In line with my earlier post (http://friendlybacteriablog.blogspot.co.uk/2016/08/speaking-science.html) on the scientific language and the barrier it imposes, even the names of microbes pose a problem for this. Especially as they're often a mix of Latin, Greek and Science, which just confuses everyone even more. We call Ursus arcticus a brown bear, Canis lupus familiaris a dog, but there aren't any easy familiar words for microbes. Apart from Yeast, the rockstar of the microbial world, things are either referred to by the name of the disease they cause or just by the long, hard-to-say binomial names. Is that fair?
With most animals, especially the big famous ones like bears and dogs, they had 'common names' long before scientists came along and threw Latin words at everything to classify them. This keeps the binomial names as a classification system while allowing them to be talked about by everybody in an accessible way. Microbes, however, were only ever discovered by these Latin-slinging scientists so miss out on having common names that everyone knows (apart from yeast, everyone loves yeast). This puts them at a disadvantage in terms of being known about; often people switch off at the sight of the binomial names, in the same way that my brain automatically glosses over tricky maths (I'm trying to train it not to!).
This leads to the disease name thing; the diseases are the things people are familiar with, so that's how they refer to the microbes. This puts a bias on people's perception of microbes. If all they know of them is plague, whooping cough, meningitis, salmonella, then they're missing out on all the other Friendly Bacteria out there that don't have obvious signs pointing to them! Apart from yeast again. Maybe that's something that can be done to promote the friendly bacteria? Giving them common names rather than disease or binomial names, to make them more appealing or widely-known.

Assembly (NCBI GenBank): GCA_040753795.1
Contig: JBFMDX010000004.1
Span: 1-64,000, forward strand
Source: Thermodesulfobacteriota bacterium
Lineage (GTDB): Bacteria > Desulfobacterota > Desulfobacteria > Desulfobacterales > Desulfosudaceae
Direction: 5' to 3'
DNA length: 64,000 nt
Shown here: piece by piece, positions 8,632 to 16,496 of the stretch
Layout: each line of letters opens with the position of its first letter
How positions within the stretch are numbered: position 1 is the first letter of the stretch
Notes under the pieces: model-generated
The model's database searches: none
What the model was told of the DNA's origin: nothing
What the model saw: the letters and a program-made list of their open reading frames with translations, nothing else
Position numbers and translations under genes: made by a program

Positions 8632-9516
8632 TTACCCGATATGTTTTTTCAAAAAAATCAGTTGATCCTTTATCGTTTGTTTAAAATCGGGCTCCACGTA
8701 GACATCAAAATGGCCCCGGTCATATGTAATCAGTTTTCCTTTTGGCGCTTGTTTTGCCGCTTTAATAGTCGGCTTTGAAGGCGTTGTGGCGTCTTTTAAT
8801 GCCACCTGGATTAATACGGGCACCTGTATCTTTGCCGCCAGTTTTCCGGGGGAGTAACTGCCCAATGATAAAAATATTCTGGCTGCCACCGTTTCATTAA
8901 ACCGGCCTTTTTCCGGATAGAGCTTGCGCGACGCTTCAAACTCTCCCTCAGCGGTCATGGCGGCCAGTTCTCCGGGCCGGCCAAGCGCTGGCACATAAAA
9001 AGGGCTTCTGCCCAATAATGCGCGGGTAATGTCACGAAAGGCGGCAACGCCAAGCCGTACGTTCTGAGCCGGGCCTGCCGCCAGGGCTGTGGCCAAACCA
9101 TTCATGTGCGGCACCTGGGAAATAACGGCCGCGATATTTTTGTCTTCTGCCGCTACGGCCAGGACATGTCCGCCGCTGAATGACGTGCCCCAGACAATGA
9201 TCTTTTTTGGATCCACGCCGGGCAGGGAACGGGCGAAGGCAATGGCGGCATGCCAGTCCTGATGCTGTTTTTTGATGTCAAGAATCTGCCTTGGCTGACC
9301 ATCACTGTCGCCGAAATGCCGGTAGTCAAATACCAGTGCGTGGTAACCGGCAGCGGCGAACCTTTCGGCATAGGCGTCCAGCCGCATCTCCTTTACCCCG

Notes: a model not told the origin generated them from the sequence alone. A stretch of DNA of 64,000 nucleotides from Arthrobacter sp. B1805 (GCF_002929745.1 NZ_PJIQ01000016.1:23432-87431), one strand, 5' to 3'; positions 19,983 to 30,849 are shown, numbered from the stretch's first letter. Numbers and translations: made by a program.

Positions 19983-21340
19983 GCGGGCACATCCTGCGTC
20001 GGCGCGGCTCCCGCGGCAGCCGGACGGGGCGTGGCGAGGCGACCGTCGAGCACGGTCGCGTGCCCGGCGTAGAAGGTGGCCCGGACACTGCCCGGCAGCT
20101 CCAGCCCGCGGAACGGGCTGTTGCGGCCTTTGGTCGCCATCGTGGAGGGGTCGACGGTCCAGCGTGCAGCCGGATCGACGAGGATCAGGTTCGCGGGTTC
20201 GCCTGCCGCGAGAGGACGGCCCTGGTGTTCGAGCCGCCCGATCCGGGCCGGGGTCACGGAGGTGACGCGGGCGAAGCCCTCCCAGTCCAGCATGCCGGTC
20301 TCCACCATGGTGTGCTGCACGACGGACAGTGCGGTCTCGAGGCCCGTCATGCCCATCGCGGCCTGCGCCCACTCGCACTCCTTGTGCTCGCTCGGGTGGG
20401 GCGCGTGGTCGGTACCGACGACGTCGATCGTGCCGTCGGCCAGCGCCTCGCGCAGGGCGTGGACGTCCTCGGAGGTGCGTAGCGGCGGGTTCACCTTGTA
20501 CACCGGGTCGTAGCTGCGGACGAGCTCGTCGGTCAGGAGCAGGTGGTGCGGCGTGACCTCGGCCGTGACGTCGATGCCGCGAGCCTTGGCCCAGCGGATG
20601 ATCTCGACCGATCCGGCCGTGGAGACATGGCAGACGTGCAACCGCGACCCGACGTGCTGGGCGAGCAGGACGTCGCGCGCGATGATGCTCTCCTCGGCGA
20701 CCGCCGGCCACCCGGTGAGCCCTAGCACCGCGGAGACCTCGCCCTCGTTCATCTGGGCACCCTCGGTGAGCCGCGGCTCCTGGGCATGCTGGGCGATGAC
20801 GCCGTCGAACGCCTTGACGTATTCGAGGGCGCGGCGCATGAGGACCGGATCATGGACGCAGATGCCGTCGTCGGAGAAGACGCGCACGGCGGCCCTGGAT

That might help in academic circles too; with sequencing and phylogenic studies increasing at an incredible rate, reclassification is a common part of modern microbiology. I'm always finding bacteria I've never heard of, only to read up on them and find that they've been recently reclassified and I already know what they are. Common names would help here! Classifications could still change freely where appropriate, but common references would remain valid, which would stop people getting misinformed if they'd not heard about the reclassification. For example, if it suddenly turned out that Saccharomyces cerevisiae should be reclassified to something totally different, that wouldn't stop people talking about yeast!
Will anything stop yeast? Can it be stopped? Who knows.
I'm not great with name suggestions though. My ideas normally consist of saying the first thing I look at! So we'd end up with lots of variations on 'mug' and 'coffee'. Maybe we could crowdsource ideas to the public?
Should Bacillus thuringiensis become B-thur McB-thurFace? Vote now!